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Removing the bladder (cystectomy)

This is an operation to remove all or part of your bladder. You might have this if you have high risk early bladder cancer.  You have this operation whilst you are asleep (general anaesthetic).

Removing the whole bladder (radical cystectomy)

A radical cystectomy means taking out the whole bladder and the nearby lymph nodes.

In men, the surgeon also removes the prostate gland and glands that store semen (seminal vesicles). This is because bladder cancer can come back in this area. In women, the surgeon usually removes the womb and fallopian tubes. Sometimes the surgeon removes your ovaries and part of your vagina. Your surgeon talks this through with you beforehand.

You may also have part of your bowel removed. This is so your surgeon can create another way for your body to collect and pass urine. It's called a recto sigmoid pouch. Your surgeon will discuss this with you beforehand if you're having this operation. 

After surgery

When your bladder is removed, you need to have another way to collect and pass your urine. There are several choices of operations. You might have a:

  • bag outside your body to collect urine (urostomy or ileal conduit)
  • pouch to collect urine (continent urinary diversion)
  • a new bladder made (bladder reconstruction)
  • a pouch made from your back passage (recto sigmoid pouch)

Possible side effects

This operation may physically or emotionally affect your sex life. For men, having the prostate removed can cause problems getting an erection. For some women, the vagina may be shortened or narrower after the surgery and sensations during sex may feel different.

Having the lymph nodes around your bladder removed puts you at risk of lymphoedema in your legs. Surgery can cause damage to the lymph pathways and block the normal drainage of lymph fluid.

Having a recto sigmoid pouch can cause bowel changes. This is because part of your bowel has been removed and is now shorter. You may notice that:

  • your poo is looser than normal
  • you go to the toilet more frequently
  • you get constipated and need medicine to help you go

It can take some time to return to normal, often a few months or longer.

Removing part of the bladder (partial cystectomy)

Removing part of the bladder is not a common operation for bladder cancer. It is usually used to treat the very rare type of cancer called adenocarcinoma of the bladder.

After having a partial cystectomy, you can pass urine in the normal way. But your bladder will be smaller so you may need to go to the toilet more often.

How you have surgery

Open surgery 

This means your surgeon makes one long cut in your tummy (abdomen) to remove your bladder.  

Keyhole surgery (laparoscopic surgery)

Keyhole surgery is also called minimal access or laparoscopic surgery. Instead of one large wound site on your abdomen you have several smaller wounds, Generally, with keyhole surgery people recover quicker.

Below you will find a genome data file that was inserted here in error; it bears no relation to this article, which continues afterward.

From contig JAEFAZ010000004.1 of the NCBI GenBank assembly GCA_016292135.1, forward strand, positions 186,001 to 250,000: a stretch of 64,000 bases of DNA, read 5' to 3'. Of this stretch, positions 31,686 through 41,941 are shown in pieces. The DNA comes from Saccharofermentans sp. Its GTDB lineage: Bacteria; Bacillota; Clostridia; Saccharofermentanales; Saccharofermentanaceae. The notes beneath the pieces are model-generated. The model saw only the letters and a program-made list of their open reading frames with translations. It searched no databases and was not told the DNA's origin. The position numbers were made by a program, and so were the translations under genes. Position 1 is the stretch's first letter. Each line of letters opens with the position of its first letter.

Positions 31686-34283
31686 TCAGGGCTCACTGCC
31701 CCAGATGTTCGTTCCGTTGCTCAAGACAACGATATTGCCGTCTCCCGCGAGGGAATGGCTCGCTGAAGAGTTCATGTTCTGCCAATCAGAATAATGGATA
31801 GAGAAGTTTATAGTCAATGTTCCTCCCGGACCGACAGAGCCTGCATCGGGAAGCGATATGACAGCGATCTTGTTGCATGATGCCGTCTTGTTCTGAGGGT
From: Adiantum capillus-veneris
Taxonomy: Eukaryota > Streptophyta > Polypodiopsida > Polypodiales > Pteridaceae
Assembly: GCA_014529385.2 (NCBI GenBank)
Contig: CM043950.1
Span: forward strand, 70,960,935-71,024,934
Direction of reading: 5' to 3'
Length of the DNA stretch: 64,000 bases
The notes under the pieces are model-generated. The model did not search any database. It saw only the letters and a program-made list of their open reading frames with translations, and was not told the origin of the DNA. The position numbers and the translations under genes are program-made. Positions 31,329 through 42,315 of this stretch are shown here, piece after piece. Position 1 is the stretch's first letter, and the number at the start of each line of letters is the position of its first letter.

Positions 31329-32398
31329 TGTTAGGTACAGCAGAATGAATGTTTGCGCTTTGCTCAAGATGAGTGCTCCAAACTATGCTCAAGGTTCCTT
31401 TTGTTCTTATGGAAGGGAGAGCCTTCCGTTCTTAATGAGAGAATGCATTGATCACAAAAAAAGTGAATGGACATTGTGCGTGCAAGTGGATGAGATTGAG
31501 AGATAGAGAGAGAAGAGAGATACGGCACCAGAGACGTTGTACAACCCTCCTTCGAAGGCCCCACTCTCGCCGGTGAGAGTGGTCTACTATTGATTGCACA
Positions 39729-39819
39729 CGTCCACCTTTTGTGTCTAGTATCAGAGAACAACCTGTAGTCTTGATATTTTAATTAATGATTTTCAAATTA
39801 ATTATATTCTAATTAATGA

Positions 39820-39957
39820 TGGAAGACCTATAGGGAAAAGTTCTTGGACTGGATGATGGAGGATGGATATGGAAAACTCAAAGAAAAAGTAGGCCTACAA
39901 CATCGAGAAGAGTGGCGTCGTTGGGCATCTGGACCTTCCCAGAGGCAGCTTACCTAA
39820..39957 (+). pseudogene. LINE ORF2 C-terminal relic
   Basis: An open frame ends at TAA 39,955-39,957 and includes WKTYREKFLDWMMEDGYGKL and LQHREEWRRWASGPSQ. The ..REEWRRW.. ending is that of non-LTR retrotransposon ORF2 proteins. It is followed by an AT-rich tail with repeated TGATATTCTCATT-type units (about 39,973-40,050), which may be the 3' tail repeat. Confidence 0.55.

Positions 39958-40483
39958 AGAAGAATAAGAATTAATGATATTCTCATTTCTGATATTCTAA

The surgeon makes several small cuts on your tummy (abdomen). They put small surgical instruments and a laparoscope through these to carry out the operation. A laparoscope is like a narrow telescope that lights and magnifies the inside of your body. Your surgeon can see the images on a TV screen.

Some of the advantages of having surgery this way include:

  • lower length of stay in hospital

  • you need less pain medication

  • you lose less blood during the operation, so you need fewer blood transfusions

Robotic surgery

This is where the surgeon uses a machine (robot) to control the laparoscopic instruments during surgery. This is called robotically assisted laparoscopic surgery.

This is becoming the more common way of doing this cystectomy operation in the larger hospitals. Your surgeon may ask you to join a clinical trial to look at the benefits between open surgery and robotic surgery.

Last reviewed: 
18 Jun 2019
  • Bladder cancer: diagnosis and management 
    National Institute for Health and Care Excellence (NICE), 2015

  • Interventional Procedures Programme. Interventional procedure overview of laparoscopic cystectomy
    National Institute for Health and Care Excellence (NICE), 2008

  • BMJ Best Practice. Bladder Cancer
    D Lamm and others
    BMJ Publishing Group Ltd, 2018

  • Bladder cancer: overview and disease management. Part 1: non-muscle-invasive bladder cancer
    B Anderson
    British Journal of Nursing, 2018. Volume 27, Issue 9, Pages 27 – 37

  • EAU Guidelines on Non-muscle-invasive Bladder cancer (TaT1 and CIS)
    M Babjuk and others
    European Association of Urology, 2017

  • The information on this page is based on literature searches and specialist checking. We used many references and there are too many to list here. If you need additional references for this information please contact patientinformation@cancer.org.uk with details of the particular risk or cause you are interested in. 

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